However, if you connect iRecord Pro to a computer or a USB hard drive, it will record videos at either 720x576 resolution, the resolution of a typical DVD, or 720x480, which collectively demonstrate that the device is capable of creating nearly perfect videos from a connected DVD player under the right conditions. Videos created at this resolution mightn’t play on iPods or iPhones, however, so Streaming Networks also lets you use iRecord Desktop to change the device’s recording mode to something lower—320x240 for iPods and iPhones, or 640x480 for computers and hard disks. Having the option to create higher- or lower-quality videos is great, but it should really be accessible through a button on the device or its included remote, rather than through a software toggle. Each device should have the option to receive recordings at 320x240 or 640x480 resolutions, and the iPhone/iPod touch 480x320 screen resolution should be supported, as well.
The third caveat, and the second biggest of the bunch, is one that Apple has engineered into iPods and iPhones for years: once a video or audio file has been dropped by iRecord Pro onto your device without the assistance of iTunes, you’re on your own in getting that file off again. If you accidentally sync your iPod fully with your iTunes library, the file could conceivably disappear entirely. Streaming Networks has thought of ways around this—it enables manual synchronization mode for your iPod so the files won’t be lost instantly upon connection to your computer, and claims to have an iPod-back-to-iTunes synchronization feature for its files inside iRecord Desktop—but we couldn’t get the synchronization feature to work with our current iPods. Third-party apps, and perhaps an updated version of iRecord Desktop, may be necessary to get your iRecord videos off of the iPod or iPhone once they’ve been recorded there. Another workaround is that iRecord Pro can be configured to write files to iPods in hard drive mode, rather than updating their iTunes databases, but videos recorded in this way can’t be viewed without first transferring the file into iTunes, then resynchronizing it with the device.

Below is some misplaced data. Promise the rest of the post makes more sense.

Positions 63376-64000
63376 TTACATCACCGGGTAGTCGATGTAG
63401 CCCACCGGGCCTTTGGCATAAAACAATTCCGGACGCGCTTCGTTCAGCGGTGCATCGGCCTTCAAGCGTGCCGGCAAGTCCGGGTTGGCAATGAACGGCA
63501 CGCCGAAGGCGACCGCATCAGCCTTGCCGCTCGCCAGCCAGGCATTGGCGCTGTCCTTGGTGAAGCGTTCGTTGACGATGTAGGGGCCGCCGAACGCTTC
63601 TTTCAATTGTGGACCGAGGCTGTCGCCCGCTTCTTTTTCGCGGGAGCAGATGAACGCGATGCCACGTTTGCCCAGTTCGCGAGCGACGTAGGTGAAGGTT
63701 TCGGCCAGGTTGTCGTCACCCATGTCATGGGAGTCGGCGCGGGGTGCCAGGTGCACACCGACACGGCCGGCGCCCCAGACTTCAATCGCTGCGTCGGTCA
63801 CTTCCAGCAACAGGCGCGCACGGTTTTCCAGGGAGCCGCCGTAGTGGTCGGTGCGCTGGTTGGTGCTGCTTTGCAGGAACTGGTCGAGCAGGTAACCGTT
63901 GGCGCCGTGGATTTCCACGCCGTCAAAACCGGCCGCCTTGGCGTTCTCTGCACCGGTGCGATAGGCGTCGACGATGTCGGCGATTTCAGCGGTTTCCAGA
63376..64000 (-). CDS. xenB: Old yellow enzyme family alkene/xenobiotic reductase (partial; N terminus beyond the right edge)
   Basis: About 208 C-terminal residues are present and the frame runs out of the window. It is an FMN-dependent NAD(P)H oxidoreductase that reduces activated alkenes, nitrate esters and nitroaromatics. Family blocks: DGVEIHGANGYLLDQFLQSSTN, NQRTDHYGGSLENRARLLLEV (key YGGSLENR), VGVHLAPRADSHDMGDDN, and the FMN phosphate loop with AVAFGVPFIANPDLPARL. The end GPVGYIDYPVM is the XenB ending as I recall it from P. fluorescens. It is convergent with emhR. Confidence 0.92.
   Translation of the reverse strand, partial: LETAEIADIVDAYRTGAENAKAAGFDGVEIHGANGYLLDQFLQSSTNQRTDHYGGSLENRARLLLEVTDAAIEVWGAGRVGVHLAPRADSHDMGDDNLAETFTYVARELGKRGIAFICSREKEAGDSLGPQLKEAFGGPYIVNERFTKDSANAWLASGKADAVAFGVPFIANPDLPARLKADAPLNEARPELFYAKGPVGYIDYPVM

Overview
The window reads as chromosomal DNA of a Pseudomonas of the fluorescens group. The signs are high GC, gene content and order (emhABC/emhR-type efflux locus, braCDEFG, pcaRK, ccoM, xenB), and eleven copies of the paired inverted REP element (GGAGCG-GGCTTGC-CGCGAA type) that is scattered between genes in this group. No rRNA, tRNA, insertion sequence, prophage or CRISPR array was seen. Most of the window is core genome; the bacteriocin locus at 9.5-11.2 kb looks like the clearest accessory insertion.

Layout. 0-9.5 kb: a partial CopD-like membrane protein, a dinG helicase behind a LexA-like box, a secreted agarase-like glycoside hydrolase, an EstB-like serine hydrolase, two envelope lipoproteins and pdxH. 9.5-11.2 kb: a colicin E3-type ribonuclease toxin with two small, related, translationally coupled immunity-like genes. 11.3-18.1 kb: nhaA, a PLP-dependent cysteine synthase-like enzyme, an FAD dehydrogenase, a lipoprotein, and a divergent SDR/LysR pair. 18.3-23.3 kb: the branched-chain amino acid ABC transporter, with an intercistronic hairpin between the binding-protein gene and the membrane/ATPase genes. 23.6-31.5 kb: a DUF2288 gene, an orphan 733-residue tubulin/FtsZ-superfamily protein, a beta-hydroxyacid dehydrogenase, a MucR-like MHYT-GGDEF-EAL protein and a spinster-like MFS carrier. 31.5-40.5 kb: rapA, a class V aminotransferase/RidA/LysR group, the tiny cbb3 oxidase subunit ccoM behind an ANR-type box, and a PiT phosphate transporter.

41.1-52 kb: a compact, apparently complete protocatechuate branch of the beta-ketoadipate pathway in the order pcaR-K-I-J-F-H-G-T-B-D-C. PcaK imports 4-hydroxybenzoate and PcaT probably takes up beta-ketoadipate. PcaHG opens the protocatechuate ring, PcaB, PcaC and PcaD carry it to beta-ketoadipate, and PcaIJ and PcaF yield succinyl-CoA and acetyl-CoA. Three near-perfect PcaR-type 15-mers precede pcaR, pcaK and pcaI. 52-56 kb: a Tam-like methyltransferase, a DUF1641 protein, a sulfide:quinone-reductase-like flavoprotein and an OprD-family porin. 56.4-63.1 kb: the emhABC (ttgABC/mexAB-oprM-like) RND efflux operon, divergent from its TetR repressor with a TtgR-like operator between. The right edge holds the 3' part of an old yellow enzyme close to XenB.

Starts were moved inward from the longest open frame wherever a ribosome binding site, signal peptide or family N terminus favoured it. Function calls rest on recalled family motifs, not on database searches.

Fourth on the list is the very real prospect that Apple could, with future firmware updates, partially or completely break compatibility between iPods, iPhones, and iRecord Pro. While users will have the option to continue to use the device with their computers, they could just as easily get similar direct-to-computer-based recording features with competing devices from companies such as Elgato. The iPod- and iPhone-compatibility is a key feature of this device, and the only things keeping it intact are Apple restraint and Streaming Networks’ ability to keep updating the firmware. On a positive note, Streaming Networks appears to be diligently holding up its end of that equation, but every new iPod or iPhone software or hardware update carries the risk of at least temporary incompatibility.
Fifth, of course, is legality. Using iRecord Pro to transfer DVDs to your iPod or iPhone may not be legal in your country of residence, but doing so for TV shows, video tapes, home movies, and other time-shifted content is almost certainly allowed. Be aware of your local laws before considering a purchase or doing anything that might get you into trouble.
The final caveat on iRecord Pro is its pricing. What Streaming Networks has developed here is a dead simple, if slightly less than ideally programmable H.264 recorder that creates really nice video and audio files for immediate enjoyment on the iPod and iPhone. From everything we’ve seen over the past several years, it’s our view that consumers might be willing to pay $150 for something like this, though a $100 price tag would be far more mainstream. At $260, and given Streaming Networks’ partial dependence on computer software to mitigate some of the hardware’s designed-in limitations, iRecord Pro is definitely too expensive for time being—and feels like a risky cash outlay so long as the shadow of Apple software updates is cast over its functionality. While this device is nowhere near as clunky, loud, or stupid-looking as the previously-reviewed iLoad, the similar price puts it into the same ballpark as going to a store and buying a super cheap PC for video and audio recording; admittedly, these options have different pros and cons, depending on what you’re trying to achieve.
What saves iRecord Pro is its simplicity. Those intimidated by computers or iTunes will find it very easy to set up, start recording, and enjoy iPod- or iPhone-formatted content without much hassle. It is an expensive, caveated, and therefore somewhat niche solution to the challenge of creating videos for these devices, but it works, and for wealthier users interested in transferring home videos or TV shows into H.264 formats, it may be worth the asking price. In our view, Apple’s experiment with forcing users to re-buy free TV shows has had sufficient time to play out, and solutions like this provide reasonable alternatives to let people take advantage of their legally-recognized time-shifting and backup rights. Given that iRecord Pro achieves an Apple goal of delivering a streamlined, easy recording experience, it’s time for Apple to embrace, and hopefully even produce devices like this one rather than making them more difficult for users to enjoy.